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Sunday, July 3, 2022
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Mango Melee Set for this Weekend

Gloria F. Neale-Felix and one of her mega mangoes at Mango Melee 2011.

The yearly celebration of the territory’s signature fruit, the Mango Melee and Tropical Fruit Festival, takes place Sunday from noon to 6 p.m. at the St. George Village Botanical Garden.

“This lively festival is a celebration of everything that is special about the U.S. Virgin Islands,” said David Hamada, executive director of the botanical garden, in a written statement. “The fertile land, the tropical weather, a rich agricultural heritage and a hard-working and creative human population with an amazing history of utilizing the abundance of fruits that surround us!”

This annual festival features a display of the vast variety of mangos that grow in the Virgin Islands, as well as vendors, tips on growing fruit trees and a slew of mango-themed competitions.

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The event will once again challenge those with bottomless stomachs to prove their love for the fruit by eating as many mangos as they can keep down.

Registration for the mango-eating competition will take place throughout the afternoon for both adults and children. Names will be drawn just prior to the event to determine the contestants.

Event organizers are also looking for the best mango recipes in the territory. The Mango Dis Mango Dat cooking competition will feature four categories: sips (alcoholic and non alcoholic beverages), salsas, sweets, and stuff (everything else).

There will also be contests for the biggest mango, the largest collection of Mango Melee t-shirts and a tropical fruit identification contest that will challenge contestants to name local fruits by touch alone.Abeje Maolud-Sneed enjoys a coconut at the 2011 festival.

Hamada said the driving force behind the event is “the desire to share with the community the agricultural and horticultural potential for our beautiful islands.”

“And to celebrate the skill and artistry of our residents in producing a staggering variety of tropical fruits and an equally astonishing variety of ways to use them,” he added.

Admission for the event is $5 for adults, $2 for kids aged 6-12, and free for children 5 and under. For more information visit www.sgvbg.org.

The event is jointly produced by the V.I. Department of Tourism, the University of the Virgin Islands Cooperative Extension Service, the V.I. Department of Agriculture, the UVI Agricultural Experiment Station and the botanical garden.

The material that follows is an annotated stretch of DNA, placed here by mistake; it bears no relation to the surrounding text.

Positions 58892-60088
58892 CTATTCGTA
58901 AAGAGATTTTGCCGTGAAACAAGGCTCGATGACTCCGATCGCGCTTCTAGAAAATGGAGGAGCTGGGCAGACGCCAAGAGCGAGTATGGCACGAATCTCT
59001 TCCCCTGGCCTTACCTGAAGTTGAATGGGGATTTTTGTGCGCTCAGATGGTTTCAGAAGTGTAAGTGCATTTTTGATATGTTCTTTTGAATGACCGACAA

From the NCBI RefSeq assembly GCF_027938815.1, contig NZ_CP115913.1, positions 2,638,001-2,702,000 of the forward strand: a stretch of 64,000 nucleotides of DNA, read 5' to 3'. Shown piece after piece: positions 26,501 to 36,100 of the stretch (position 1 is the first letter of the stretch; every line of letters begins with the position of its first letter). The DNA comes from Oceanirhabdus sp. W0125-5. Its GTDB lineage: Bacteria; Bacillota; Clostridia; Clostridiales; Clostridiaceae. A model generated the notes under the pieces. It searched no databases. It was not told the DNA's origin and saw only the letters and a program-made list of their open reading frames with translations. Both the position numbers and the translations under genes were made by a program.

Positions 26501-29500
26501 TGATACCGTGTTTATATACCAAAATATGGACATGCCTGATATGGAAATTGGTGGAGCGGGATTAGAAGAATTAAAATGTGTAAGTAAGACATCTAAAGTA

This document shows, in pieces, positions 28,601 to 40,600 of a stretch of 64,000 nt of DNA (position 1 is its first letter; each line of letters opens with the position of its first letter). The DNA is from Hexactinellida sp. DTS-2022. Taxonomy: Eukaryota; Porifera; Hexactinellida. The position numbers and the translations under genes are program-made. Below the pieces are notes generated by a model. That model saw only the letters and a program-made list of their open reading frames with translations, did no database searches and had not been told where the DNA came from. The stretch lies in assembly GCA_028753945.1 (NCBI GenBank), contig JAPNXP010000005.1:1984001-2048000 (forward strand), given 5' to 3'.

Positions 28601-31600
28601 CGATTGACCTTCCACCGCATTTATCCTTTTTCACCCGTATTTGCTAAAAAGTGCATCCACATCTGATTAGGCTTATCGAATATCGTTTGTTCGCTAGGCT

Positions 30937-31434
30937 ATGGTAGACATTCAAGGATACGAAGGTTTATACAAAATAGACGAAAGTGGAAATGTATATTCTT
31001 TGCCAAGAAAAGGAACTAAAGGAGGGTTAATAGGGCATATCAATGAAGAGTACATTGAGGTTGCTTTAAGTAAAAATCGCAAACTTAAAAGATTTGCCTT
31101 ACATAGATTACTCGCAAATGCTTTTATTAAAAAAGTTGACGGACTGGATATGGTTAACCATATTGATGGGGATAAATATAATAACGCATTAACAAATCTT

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Gloria F. Neale-Felix and one of her mega mangoes at Mango Melee 2011.

The yearly celebration of the territory’s signature fruit, the Mango Melee and Tropical Fruit Festival, takes place Sunday from noon to 6 p.m. at the St. George Village Botanical Garden.

“This lively festival is a celebration of everything that is special about the U.S. Virgin Islands,” said David Hamada, executive director of the botanical garden, in a written statement. “The fertile land, the tropical weather, a rich agricultural heritage and a hard-working and creative human population with an amazing history of utilizing the abundance of fruits that surround us!”

This annual festival features a display of the vast variety of mangos that grow in the Virgin Islands, as well as vendors, tips on growing fruit trees and a slew of mango-themed competitions.

The event will once again challenge those with bottomless stomachs to prove their love for the fruit by eating as many mangos as they can keep down.

Registration for the mango-eating competition will take place throughout the afternoon for both adults and children. Names will be drawn just prior to the event to determine the contestants.

Event organizers are also looking for the best mango recipes in the territory. The Mango Dis Mango Dat cooking competition will feature four categories: sips (alcoholic and non alcoholic beverages), salsas, sweets, and stuff (everything else).

There will also be contests for the biggest mango, the largest collection of Mango Melee t-shirts and a tropical fruit identification contest that will challenge contestants to name local fruits by touch alone.Abeje Maolud-Sneed enjoys a coconut at the 2011 festival.

Hamada said the driving force behind the event is “the desire to share with the community the agricultural and horticultural potential for our beautiful islands.”

“And to celebrate the skill and artistry of our residents in producing a staggering variety of tropical fruits and an equally astonishing variety of ways to use them,” he added.

Admission for the event is $5 for adults, $2 for kids aged 6-12, and free for children 5 and under. For more information visit www.sgvbg.org.

The event is jointly produced by the V.I. Department of Tourism, the University of the Virgin Islands Cooperative Extension Service, the V.I. Department of Agriculture, the UVI Agricultural Experiment Station and the botanical garden.